Intact Forest Landscapes
An Intact Forest Landscape (IFL) is an unbroken expanse of natural ecosystems within the zone of current forest extent, showing no signs of significant human activity, and large enough that all native biodiversity, including viable populations of wide-ranging species, could be maintained.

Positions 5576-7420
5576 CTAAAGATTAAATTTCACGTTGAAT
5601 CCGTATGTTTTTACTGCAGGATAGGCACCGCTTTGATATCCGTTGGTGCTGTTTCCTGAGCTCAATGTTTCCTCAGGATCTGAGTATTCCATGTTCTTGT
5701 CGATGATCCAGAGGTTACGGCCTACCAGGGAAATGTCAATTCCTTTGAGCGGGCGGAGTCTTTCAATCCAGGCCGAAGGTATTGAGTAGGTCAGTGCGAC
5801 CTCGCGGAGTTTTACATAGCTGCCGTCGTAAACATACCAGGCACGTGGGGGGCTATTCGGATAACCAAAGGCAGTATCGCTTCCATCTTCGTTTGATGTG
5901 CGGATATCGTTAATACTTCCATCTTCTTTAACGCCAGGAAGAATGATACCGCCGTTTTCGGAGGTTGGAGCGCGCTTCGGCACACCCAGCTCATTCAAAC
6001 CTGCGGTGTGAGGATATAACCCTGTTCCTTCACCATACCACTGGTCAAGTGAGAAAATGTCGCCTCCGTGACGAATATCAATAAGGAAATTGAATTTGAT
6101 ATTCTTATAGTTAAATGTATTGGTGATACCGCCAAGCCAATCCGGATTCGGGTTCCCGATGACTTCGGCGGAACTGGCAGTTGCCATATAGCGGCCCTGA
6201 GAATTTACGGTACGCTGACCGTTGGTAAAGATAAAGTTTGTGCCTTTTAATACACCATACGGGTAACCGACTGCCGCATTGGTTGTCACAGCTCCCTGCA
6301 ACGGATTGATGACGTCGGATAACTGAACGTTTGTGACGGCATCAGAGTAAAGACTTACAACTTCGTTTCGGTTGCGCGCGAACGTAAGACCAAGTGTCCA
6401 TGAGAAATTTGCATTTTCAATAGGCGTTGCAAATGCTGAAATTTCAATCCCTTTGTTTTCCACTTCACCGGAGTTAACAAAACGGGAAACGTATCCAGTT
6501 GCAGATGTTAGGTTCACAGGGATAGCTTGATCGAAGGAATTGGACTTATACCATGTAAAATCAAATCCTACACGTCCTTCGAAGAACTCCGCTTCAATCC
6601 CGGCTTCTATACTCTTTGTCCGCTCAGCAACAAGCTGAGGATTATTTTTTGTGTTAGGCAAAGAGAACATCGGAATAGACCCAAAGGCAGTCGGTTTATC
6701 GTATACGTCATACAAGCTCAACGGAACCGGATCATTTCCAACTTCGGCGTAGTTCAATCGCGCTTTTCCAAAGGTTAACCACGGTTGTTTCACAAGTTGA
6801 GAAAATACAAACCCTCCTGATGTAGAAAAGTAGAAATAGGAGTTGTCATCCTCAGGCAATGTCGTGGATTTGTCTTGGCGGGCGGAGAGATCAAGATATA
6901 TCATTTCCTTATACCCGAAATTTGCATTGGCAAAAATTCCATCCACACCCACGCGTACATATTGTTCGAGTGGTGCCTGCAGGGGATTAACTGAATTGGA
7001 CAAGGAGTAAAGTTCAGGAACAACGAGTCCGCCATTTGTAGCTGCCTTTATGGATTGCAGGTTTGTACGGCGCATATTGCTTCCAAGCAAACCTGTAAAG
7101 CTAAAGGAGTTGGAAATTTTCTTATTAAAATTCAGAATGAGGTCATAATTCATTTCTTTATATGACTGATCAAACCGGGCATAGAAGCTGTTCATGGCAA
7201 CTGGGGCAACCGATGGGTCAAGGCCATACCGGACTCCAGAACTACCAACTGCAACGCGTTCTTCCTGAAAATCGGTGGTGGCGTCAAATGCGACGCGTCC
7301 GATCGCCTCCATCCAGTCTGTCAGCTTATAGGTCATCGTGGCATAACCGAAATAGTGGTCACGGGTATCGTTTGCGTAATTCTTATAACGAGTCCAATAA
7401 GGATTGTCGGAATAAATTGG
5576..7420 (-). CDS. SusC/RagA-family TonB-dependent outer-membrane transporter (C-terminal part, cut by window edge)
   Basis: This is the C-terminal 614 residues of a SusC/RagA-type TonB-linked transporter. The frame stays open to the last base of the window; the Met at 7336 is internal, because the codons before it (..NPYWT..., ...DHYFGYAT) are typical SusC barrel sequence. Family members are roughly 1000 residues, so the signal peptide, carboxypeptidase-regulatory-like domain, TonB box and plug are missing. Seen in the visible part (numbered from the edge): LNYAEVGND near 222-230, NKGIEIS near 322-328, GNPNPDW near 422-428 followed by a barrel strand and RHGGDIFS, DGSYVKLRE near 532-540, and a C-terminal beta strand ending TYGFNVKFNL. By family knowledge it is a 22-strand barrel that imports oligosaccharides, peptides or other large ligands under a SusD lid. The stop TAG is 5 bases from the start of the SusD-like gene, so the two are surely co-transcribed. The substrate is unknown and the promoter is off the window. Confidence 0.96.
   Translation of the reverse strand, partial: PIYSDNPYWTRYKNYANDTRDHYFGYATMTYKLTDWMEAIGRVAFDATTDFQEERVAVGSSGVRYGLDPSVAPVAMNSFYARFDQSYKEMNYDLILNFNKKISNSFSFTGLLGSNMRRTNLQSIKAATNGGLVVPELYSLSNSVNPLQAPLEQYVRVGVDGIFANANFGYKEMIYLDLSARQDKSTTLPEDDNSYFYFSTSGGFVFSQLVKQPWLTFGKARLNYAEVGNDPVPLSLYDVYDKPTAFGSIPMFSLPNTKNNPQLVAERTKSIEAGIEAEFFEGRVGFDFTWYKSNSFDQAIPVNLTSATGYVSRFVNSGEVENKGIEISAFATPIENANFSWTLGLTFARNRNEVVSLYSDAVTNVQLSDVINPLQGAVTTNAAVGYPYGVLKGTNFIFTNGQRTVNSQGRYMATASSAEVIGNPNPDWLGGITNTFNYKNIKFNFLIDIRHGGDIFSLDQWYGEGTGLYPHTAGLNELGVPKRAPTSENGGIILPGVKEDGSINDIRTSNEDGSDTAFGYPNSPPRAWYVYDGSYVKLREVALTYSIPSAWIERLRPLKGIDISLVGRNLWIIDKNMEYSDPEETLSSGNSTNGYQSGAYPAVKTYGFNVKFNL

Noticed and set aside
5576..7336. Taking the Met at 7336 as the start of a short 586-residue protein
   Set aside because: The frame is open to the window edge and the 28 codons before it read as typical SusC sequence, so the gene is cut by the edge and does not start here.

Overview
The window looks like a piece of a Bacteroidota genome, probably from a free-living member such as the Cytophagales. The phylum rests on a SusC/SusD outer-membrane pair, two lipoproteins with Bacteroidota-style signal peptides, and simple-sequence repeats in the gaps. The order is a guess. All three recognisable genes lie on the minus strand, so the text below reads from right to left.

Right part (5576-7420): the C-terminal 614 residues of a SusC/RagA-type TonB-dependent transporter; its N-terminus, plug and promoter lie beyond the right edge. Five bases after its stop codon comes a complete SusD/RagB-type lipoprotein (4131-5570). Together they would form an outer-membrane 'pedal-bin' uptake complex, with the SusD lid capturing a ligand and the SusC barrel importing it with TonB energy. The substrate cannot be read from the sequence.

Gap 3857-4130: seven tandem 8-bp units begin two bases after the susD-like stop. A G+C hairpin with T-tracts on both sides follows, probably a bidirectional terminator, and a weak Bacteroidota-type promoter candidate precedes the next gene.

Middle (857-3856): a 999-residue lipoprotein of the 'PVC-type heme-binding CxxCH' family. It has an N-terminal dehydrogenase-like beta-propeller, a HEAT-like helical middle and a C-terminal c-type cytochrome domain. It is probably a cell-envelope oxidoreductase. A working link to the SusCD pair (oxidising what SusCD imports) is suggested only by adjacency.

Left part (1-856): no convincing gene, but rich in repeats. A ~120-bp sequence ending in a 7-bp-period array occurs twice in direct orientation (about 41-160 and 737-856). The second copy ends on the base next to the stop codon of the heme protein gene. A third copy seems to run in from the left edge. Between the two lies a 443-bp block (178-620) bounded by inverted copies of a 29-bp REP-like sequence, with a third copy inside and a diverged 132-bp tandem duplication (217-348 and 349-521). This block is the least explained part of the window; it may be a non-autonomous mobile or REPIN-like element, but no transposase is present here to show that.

The IFL concept and its technical definition were introduced to help create, implement, and monitor policies concerning the forest degradation at the regional-to-global levels. The essence of the IFL method is to use freely available medium spatial resolution satellite imagery to establish the boundaries of large undeveloped forest areas, so called Intact Forest Landscapes (IFL), and to use these boundaries as a baseline for forest degradation monitoring. Developed by a group of non-governmental environmental organizations (Greenpeace, World Resources Institute, and Transparent World), the IFL concept, mapping and monitoring algorithms have been used both in regional and global forest monitoring projects and in scientific research. The IFL method could be used for fast and cost-effective assessment and monitoring of forest degradation in the context of REDD+ initiative.
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